The deliberately backward-incompatible Python 3.0 is released late this year—by most accounts an atrocious misstep, which is no longer mentioned in 3.X circles. The Python 3.X line will eventually become more robust and efficient, but remain a constantly morphing sandbox of ideas which will struggle to attract users, and will even alienate some former Python fans. By contrast, the Python 2.X line will soon be frozen at version 2.7 and hence immune to 3.X's thrashing; despite 3.X's emergence, 2.X will continue to see widespread use (and probably always will).
By 2020, Python 3.X will be used widely enough to embolden its developers to drop support for 2.X at python.org. But it will take a full 12 years to get there, and even then 2.X will still be used by countless programmers (see ActiveState's data and blog), and supported or required by numerous systems (including IronPython, AWS, Chromium, Jython, and LLVM). Python 3.X may be the future, but its dozen-year ascent hardly qualifies as a coup, and it may never eclipse 2.X in full.
The enduring popularity of 2.X won't, however, stop python.org developers from inserting a rude denigration banner at the top of every page in 2.X users' docs. For an open-source community that prides itself on being inclusive, that seems awfully exclusive.
|Jan 15-16||Longmont, CO||Seagate Tech|
|Jan 23-25||Longmont, CO||Seagate|
|Jan 29-31||Longmont, CO||public class|
|Mar 25-26||Longmont, CO||Seagate|
|Apr 22,23,25||Longmont, CO||Seagate|
|May 12-13||Longmont, CO||Seagate|
|May 14-16||Longmont, CO||public|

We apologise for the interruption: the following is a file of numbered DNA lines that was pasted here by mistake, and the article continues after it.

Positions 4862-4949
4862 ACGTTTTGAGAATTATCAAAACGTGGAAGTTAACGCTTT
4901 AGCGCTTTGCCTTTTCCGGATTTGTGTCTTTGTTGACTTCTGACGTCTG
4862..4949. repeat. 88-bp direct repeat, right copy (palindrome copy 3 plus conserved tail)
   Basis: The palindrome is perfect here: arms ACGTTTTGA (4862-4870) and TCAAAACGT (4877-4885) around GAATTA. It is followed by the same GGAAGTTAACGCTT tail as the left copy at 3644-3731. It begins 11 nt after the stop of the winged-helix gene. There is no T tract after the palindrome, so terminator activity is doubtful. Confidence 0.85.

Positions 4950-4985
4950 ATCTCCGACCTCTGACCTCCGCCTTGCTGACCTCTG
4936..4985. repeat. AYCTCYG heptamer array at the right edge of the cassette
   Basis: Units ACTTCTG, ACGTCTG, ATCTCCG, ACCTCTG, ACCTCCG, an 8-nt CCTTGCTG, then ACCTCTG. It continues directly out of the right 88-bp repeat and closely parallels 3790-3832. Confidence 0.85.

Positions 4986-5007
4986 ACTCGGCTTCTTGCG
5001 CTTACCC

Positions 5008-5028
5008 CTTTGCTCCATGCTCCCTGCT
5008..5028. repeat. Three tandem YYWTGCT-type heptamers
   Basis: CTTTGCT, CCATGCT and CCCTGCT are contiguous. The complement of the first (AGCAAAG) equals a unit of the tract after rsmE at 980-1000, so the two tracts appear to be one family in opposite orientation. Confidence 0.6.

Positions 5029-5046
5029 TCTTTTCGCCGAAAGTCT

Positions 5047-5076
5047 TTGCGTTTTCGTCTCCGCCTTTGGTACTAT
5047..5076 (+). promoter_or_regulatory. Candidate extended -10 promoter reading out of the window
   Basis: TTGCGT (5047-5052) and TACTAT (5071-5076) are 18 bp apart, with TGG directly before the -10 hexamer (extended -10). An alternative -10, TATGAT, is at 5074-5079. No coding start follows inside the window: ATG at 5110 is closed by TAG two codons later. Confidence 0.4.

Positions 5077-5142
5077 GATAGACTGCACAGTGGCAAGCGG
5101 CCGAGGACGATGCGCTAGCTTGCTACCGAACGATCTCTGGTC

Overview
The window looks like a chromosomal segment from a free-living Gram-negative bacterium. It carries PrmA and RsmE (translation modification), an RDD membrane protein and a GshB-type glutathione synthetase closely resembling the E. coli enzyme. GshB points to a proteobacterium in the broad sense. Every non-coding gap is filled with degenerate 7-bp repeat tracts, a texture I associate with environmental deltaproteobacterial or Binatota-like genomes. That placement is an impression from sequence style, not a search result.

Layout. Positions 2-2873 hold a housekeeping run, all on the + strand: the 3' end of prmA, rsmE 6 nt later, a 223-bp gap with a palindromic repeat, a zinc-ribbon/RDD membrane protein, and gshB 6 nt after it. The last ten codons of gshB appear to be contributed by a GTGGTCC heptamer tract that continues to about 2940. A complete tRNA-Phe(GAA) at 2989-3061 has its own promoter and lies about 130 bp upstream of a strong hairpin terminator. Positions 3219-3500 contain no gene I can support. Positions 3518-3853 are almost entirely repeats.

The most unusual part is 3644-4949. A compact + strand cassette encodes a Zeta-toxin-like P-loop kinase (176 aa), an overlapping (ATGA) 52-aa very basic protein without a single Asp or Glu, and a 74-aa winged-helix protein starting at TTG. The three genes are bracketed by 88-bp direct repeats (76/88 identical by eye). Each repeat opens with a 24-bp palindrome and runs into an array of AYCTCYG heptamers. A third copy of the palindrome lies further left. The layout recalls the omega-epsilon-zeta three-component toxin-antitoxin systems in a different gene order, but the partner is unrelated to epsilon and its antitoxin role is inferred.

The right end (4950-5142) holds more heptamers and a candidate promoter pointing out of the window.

|June 17-19||Longmont, CO||Seagate|
|Oct 15-17||Longmont, CO||public|
|mid-2008||Interview, Quantum Books||Learning Python topics|
This year was a turning point for training: for happy personal reasons, I stopped doing out-of-town classes at mid-year, and did only local classes (public and private) from then until December 2009—a business travel break spanning two and a half years. This was still a high-demand year and I passed along a lot of business to others, but personal lives sometimes matter more than careers.
This year also saw the release of the 3rd edition of Learning Python: a heavy revision that incorporated new training experiences, and dropped the material of the prior edition's coauthor (who elected not to work on the update). The new edition was also temporary host to both arguably annoying "Brain Builder" section labels and definitely distracting code section pointers added by the publisher over my objections. It enjoyed strong sales until Python 3.0 forced an update ahead of schedule.
⇨ Good ⇨ thing, ⇨ that!
|Oct-2007||Learning Python, 3rd Edition||Python 2.5||750 pages|
|Jan 16-18||Missoula, MT||US Forest Service FSL|
|Jan 23-25||Longmont, CO||public class|
|Jan 30-Feb 1||Boston, MA||iRobot Corp|
|Feb 7-9||Dallas, TX||Cisco Systems|
|Feb 21-23||San Diego, CA||Qualcomm Inc (via TTR)|
|Mar 6-8||Chicago, IL||Citadel LLC|
|Mar 20-22||Chicago, IL||Citadel|
|Mar 28-30||San Diego, CA||Qualcomm|
|Apr 9-11||Pasadena, CA||NASA Jet Propulsion Lab|
|Apr 23-25||Santa Clara, CA||VMware Inc|
|Apr 30-May 2||Norman, OK||University of Oklahoma|
|May 16-18||Boise, ID||Micron Tech|
|May 22-24||Boulder, CO||Valleylab Comp (acq)|
|Jun 11-13||Longmont, CO||public|
|Jun 25-27||Pasadena, CA||NASA Jet Propulsion Lab|
|Offered local classes only from here till December 2009|
|Oct 10-12||Longmont, CO||Seagate Tech|
|Oct 17-19||Longmont, CO||Seagate|
|Oct 23-25||Longmont, CO||public|
|Oct 31-Nov 2||Longmont, CO||Seagate|
|Nov 28-30||Longmont, CO||Seagate|
|Nov-2017||Interview, Dr. Dobb's||Learning Python Today and Tomorrow|
The peak year for training, though 2007 would have probably been similar if I hadn't taken a break from travel. I likely spent more time in hotels this year than at home. In fact, the pace was so busy that I had to pencil myself in as unavailable for classes in September to get a break (and meet someone who would change my life profoundly next year). A large book was also somehow written this year; much of the work was late-night hotel vigils.